Thursday, June 28, 2012

Running for My Life

“We were so hungry” Gee told me as he recounted his story as a refugee hiding in the forests of the central highlands of Vietnam trying to escape capture by the police for being a pastor. Gee is a Montagnard, a French word meaning “People from the mountain”, and refers to an indigenous people from the central highlands of Vietnam.

The 1960s saw increased contact between the hill peoples and the U.S. military. As American involvement in the Vietnam War escalated the Central Highlands emerged as a strategic area to interrupt the Communist Army’s supply line known as the Ho Chi Minh Trail. As many as 40,000 indigenous peoples fought along side U.S. forces throughout the war and after the war thousands fled to Cambodia fearing that the new government would launch reprisals against them.

Gee became a believer in the early 1980s. After learning about God he began to visit other villages talking about Jesus and making disciples. Soon local authorities found out. This angered the new government and Gee was soon arrested and jailed for three months. Upon his release he began again to evangelize, disciple and start new groups. He was arrested four more times, each including beatings, starvation, and threats. With tears in his eyes he recounted one episode where he had to bury a fellow pastor due to the effects of their treatment in jail. 

Gee picks up the story; “I was on my way to a village to perform a marriage. Some how the police new I was going there. My four-year-old son wanted to go so I took him with me. Once in the village police rushed in and arrested me. I was taken into a hut where I was held like Jesus… in the position like I was being crucified. As I was beaten repeatedly my son cried so loudly the police decided to move me to their headquarters.

With police in front of me and behind me I rode my bicycle with my son on it until we came to a fork in the road. At that place there was a path leading into the forest. I made a quick turn down that path and the police couldn’t catch me. I took my son to a friend’s house kissing him goodbye I ran into the forest. 

I met other’s hiding in the forest. We lived only on things we could catch and find. I knew I couldn’t go home and so I hid for more than a year. We were so hungry. One of the men I met in the forest ate something by accident that was poisonous and he died in our arms. From time to time I would sneak into villages visiting believers to encourage them. I often found that police had also visited and destroyed any meetinghouses, literature and Bibles. I knew I would only bring the hatred and anger from the police on villages so I decided to leave and try to get to Cambodia.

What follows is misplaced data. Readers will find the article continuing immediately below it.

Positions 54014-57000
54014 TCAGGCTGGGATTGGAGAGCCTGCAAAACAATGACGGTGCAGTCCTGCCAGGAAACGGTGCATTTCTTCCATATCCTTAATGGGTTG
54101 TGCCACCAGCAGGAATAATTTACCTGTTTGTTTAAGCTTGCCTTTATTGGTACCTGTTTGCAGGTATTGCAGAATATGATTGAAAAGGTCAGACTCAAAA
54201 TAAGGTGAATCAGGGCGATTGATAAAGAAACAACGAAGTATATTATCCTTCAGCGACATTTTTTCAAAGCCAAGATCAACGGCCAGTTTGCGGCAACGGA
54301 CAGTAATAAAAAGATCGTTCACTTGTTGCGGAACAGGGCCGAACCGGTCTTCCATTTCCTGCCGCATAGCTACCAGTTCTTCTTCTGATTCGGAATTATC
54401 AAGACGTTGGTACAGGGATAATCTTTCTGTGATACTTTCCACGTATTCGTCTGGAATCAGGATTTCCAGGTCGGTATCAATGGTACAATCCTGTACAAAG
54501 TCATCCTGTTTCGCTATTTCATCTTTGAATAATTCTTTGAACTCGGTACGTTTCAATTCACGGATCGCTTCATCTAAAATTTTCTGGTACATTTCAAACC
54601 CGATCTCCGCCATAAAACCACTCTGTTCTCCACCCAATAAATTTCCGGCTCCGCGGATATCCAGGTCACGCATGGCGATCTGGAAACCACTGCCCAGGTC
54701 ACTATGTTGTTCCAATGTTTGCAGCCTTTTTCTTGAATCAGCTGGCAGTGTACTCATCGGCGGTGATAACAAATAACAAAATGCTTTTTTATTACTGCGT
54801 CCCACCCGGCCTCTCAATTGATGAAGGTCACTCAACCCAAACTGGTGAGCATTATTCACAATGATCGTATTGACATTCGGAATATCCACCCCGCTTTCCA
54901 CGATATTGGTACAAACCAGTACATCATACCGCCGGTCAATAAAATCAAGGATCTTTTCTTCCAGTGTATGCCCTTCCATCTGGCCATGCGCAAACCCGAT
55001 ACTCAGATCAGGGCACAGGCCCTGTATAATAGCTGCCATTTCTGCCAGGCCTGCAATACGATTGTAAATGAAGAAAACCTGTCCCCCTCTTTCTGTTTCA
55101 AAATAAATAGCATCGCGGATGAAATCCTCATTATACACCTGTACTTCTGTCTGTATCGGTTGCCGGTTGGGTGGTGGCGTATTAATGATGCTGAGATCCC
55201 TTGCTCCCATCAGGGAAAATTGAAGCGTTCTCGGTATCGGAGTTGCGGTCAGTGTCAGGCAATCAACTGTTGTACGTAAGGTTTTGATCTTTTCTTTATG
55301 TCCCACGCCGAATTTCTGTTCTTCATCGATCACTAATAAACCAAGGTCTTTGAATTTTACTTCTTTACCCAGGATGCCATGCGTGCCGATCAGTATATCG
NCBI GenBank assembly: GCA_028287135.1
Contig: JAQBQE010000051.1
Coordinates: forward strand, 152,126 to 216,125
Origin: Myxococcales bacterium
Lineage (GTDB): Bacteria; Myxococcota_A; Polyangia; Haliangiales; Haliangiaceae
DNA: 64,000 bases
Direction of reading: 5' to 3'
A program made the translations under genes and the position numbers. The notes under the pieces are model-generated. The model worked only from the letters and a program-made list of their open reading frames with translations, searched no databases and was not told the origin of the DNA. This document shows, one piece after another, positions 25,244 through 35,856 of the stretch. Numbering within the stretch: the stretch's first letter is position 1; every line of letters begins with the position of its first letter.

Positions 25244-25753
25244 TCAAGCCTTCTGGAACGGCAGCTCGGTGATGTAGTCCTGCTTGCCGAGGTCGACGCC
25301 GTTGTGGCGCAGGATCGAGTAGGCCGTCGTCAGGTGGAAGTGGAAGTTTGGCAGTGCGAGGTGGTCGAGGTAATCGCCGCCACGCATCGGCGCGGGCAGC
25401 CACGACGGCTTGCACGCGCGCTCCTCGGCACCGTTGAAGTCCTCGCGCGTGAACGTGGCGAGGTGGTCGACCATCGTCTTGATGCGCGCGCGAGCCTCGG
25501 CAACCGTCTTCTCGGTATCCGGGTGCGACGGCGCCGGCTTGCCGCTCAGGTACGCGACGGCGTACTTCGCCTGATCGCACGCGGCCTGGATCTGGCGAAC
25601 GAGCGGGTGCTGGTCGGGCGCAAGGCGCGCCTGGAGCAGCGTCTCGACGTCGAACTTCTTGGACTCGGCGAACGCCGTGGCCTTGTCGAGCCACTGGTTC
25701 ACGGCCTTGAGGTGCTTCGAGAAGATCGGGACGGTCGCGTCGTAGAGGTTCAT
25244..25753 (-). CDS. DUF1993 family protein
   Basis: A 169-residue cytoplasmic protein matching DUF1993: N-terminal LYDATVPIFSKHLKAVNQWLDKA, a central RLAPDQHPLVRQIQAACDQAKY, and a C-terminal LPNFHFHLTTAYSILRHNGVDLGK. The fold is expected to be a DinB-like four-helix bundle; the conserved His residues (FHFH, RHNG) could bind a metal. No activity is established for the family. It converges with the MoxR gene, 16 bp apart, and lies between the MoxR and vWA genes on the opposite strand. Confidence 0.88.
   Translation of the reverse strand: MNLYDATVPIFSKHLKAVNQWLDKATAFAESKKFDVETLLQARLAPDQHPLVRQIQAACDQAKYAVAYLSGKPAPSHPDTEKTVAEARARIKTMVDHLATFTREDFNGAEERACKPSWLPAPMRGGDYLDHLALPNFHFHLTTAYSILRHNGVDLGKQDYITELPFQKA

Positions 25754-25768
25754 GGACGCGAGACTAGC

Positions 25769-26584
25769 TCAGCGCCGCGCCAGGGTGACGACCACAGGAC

I didn’t know which way to go. I had no maps or compass so one night God told me to follow the wind. So each day I would wander trying to follow the wind and survive as best as I could in the forest. Months later I was able to get into Cambodia and finally to Phnom Penh. I registered as a refugee and after nearly a year was placed on a plane for the United States. The year was 2006. 

Once established in North Carolina I was able to get my family to leave Vietnam and come to me. I hardly recognized them when they came… they grew so much but I saw myself in them. As I settled in Charlotte I began to discover other Montagnards and began again to make disciples and have meetings. As a pastor I love God and want others to find God too.”

Over the last few months I have been working with a local church in Charlotte to help Gee reach other Montagnard people and establish a place where they can meet for church and other group celebrations and events. With more than 2000 Montagnards in Charlotte there are many to reach. Our work is not just limited to far away around the word but God is bringing the world to the U.S. and we get the privilege to reach them here.

He broke down as he heard Pastor Mike Miller's desire to help reach the Montagnards near Matthews North Carolina. He said, nobody has cared for them or really helped them. He was so encouraged. Now I'm working to understand the needs between the first generation Montagnards and the second generation (those born in the US or those who came at a very young age). I have found that they are targets for Asian gangs and many second generation find their way to alcohol due to being misfits of the culture.

To ready more about the Montagnard People here is a story around the time that Gee was in and out of prison from the BBC: Here are two additional stories from a few months ago… some things never change:;

This is your investment. This is your joy.

Mark Szymanski

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